What are the expected outcomes following colon resection (colectomy)?

Updated: Apr 05, 2021
  • Author: David E Stein, MD, MHCM; Chief Editor: Vikram Kate, FRCS, MS, MBBS, PhD, FACS, FACG, FRCS(Edin), FRCS(Glasg), FIMSA, MAMS, MASCRS, FFST(Ed)  more...
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Outcomes after colon resection are excellent. The average length of stay at the authors’ institution is in the range of 4-5 days. As mentioned above, it is imperative to try to maintain low SSI rates by using appropriate technique and maintaining an attention to detail. Specific outcomes are based on the indication for surgery. For example, the recurrence rate after an attack of diverticulitis is less than 5%. The cancer recurrence rate is based on the final pathologic stage of the cancer.

The Clinical Outcomes of Surgical Therapy (COST) [17] and Colon Cancer Laparoscopic or Open Resection (COLOR) [18] trials found laparoscopic surgery for colon cancer to be as effective as open colectomy in preventing recurrence and death from cancer. Clinical trials also found there to be no significant increased risk of seeding tumor at port sites or spreading tumor by laparoscopic colectomy.

With respect to transverse colon cancer, which was excluded from the COST study, Agarwal et al compared laparoscopic colectomy with open colectomy for stage I-III adenocarcinoma. [19]  They found complication rate and severity, 5-year survival, and disease-free survival to be similar in the two groups, and they found the laparoscopic approach to be superior in terms of short-term recovery and lymph node harvesting.

Reports from developing countries are also showing laparoscopic surgery to have advantages over open surgery. [20]  In a case-matched analysis, Ammori et al compared laparoscopic and open right colonic resection in 69 patients with colon cancer who were comparable with respect to age, sex, size of tumor, preoperative serum albumin level, and hemoglobin level. Patients in the laparoscopic surgery group had less blood loss (50 vs 100 mL) and a shorter hospital stay (4.1 vs 6 days) but a longer operating time (200 vs 140 min). The rates of severe complications, reoperations, readmissions, and death were comparable between the two groups.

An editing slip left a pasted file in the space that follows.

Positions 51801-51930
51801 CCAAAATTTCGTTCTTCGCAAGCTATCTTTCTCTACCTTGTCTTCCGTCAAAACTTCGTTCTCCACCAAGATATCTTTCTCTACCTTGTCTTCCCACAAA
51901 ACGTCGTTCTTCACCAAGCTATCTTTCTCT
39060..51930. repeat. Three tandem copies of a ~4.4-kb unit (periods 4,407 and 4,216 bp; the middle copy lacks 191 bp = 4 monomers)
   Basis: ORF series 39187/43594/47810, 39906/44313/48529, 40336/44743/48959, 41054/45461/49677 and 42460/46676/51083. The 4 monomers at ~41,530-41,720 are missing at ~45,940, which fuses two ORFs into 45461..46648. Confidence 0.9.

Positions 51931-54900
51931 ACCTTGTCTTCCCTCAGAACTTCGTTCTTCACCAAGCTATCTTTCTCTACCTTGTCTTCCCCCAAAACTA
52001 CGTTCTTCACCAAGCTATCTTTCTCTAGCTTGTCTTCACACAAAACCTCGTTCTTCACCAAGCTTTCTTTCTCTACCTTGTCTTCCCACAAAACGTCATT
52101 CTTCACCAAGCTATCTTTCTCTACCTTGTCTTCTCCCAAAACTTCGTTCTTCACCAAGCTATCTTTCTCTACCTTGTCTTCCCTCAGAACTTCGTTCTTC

In a multicenter retrospective comparative analysis, Giordano et al compared robotic with laparoscopic sigmoid dissection in 336 patients. [21]   All of the surgeons involved had an experience of more than 50 cases using each approach annually. Propensity score matching was used to make the baseline characteristics and surgical risk factors comparable between the two groups. The laparoscopic group had a shorter operating time, whereas the robotic group had less blood loss and a shorter time to first flatus. Postoperative complication rates tended to be lower in the robotic group (5.1% vs 8.6%). Readmission and reoperative rates were lower in the robotic group (4% vs 8% and 0.5% vs 5.1%, respectively).

Fuchs et al described the outcomes of transanal hybrid colon resection (ta-CR), a NOTES (natural orifice transluminal endoscopic surgery) hybrid technique in which the transanal route was used for access, in 82 patients who had rectal prolapse, slow transit obstructive defecation, or chronic sigmoid diverticulitis. [22]  One patient had an intraoperative complication (rectal tear) that required intervention. Four patients had postoperative leakage (three of them managed laparoscopically and the fourth with open revision). The Gastrointestinal Quality of Life Index (GIQLI) improved significantly, from 89 preoperatively to 119 postoperatively.

In a systematic review and network meta-analysis of 48 trials (40 nonrandomized, 8 randomized), Tan et al reported the 5-year overall survival (OS) and disease-free survival (DFS) of several treatment strategies for acute left colonic obstruction. [23]  They found that 5-year OS and DFS were better in patients undergoing colonic stent-bridge to surgery (CS-BTS) and decompressing stoma-bridge to surgery (DS-BTS) than in those undergoing emergency surgery (ES). They also found that the 5-year OS was significantly better with DS-BTS than with CS-BTS. Transanal colorectal tube-bridge to surgery (TCT-BTS), CS-BTS, and ES had similar long-term survival rates.

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